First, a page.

IN RECENT YEARS the sport has seen plenty of top NCAA talents leave school early for the allure of the professional scene, but never a migration as notable as this year’s post-Austin Big 5. Early-year announcements by Texas A&M halfmiler Sammy Watson (February) and Georgia sprinter Lynna Irby (April) stood out because they didn’t come on the typical timeline: an athlete at their peak at the end of a season. The latest batch did, reinforcing the principle that negotiations go best from a position of strength. The 5 big post-NCAA moves:
It was no surprise, that vault prodigy Mondo Duplantis made the move, as talk on the street always had him pegged for a one-and-done career at LSU. Certainly, a European title and a 19-10¼ (6.05)—all before he wore a Tiger uniform—made it perfectly clear that that Duplantis, now 19, has been ready for prime time all along.
In a letter to the school’s fans, Duplantis said, “I always dreamed of winning at LSU—and we did, winning an SEC Championship we worked so hard for. I always dreamed of setting records—and I did, getting to compete in front of my family, friends, and the best fans in the country. Now, it’s time to pursue another dream. In the next 16 months, the best athletes in the world will compete for World Championships and Olympic medals. I plan to be among them. The best step for me next is to pursue a professional sponsorship, which is why I will be foregoing my remaining eligibility to turn pro.” He signed with Puma and says he plans to continue taking classes at LSU.
In a double hit for the folks in Baton Rouge, Sha’Carri Richardson is also leaving LSU. Her world-leading 10.75 in the NCAA 100 put her in perfect “strike-while-the-iron-is-hot” mode. On Instagram she announced, “After talking to family and praying for guidance with this decision, I would like to announce that I have decided to pursue my lifelong dream and become a professional athlete.” The young Texan has signed with Nike and will continue to train with Dennis Shaver at LSU.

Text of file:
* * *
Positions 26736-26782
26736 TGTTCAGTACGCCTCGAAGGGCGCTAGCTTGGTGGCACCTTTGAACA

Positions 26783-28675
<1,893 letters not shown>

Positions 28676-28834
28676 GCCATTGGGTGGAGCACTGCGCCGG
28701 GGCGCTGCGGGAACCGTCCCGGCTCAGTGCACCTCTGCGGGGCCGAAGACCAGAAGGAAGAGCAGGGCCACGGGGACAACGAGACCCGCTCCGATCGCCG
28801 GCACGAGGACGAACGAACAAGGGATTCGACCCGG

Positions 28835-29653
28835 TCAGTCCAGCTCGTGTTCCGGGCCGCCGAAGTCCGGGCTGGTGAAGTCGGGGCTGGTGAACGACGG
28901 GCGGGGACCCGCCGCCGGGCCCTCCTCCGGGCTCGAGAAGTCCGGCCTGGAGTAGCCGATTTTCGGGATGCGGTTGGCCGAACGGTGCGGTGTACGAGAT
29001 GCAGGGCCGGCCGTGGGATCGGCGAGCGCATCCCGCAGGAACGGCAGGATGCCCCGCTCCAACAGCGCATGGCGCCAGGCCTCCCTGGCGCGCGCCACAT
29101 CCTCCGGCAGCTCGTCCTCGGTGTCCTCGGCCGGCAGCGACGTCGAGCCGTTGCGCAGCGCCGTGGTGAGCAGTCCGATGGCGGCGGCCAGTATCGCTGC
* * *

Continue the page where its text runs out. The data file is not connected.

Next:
After his dazzling 9.86/19.73 NCAA double, Divine Oduduru’s decision to leave Texas Tech with a year of eligibility left wasn’t easy. “It’s a tough one. This is my family. This has been my home,” he said. “We had a discussion with the coaches and they were like, ‘It’s time for you to go.’ Leaving the program is really tough, and school.” The Nigerian speedster plans to remain in Lubbock training with Red Raider sprint coach Calvin Robinson, saying, “I feel more comfortable here than when I’m back home in my country because they’ve given me a home here. They’ve accepted me, they’ve given me love. Everything I need, they’ve given it to me here.”
Florida all-arounder Grant Holloway surprised many by not turning pro last year, but now he’s with adidas. He said he had unfinished business for the Gators, and he came through with a magic day in Austin: a key leg on the first collegiate sub-38 relay, a 12.98 to break Renaldo Nehemiah’s hallowed CR in the hurdles, and a 43.74 leg on Florida’s 4×4. The world-leading hurdler let his coach, Florida head Mike Holloway, break the news. “It’s time for him to move on,” said Holloway. “He’s done enough for Florida track & field. Grant’s gotta take care of Grant now. He will be one of the all-time Gator greats.”
Having pushed Holloway to the line with his own amazing 13.00 hurdle run, Daniel Roberts signed with Nike and decided to bypass his final year at Kentucky. He made his initial announcement of his pro decision immediately after the hurdle final. He later tweeted, “Blessed is an understatement. This year has brought me everything that I could ask for and more.” ◻︎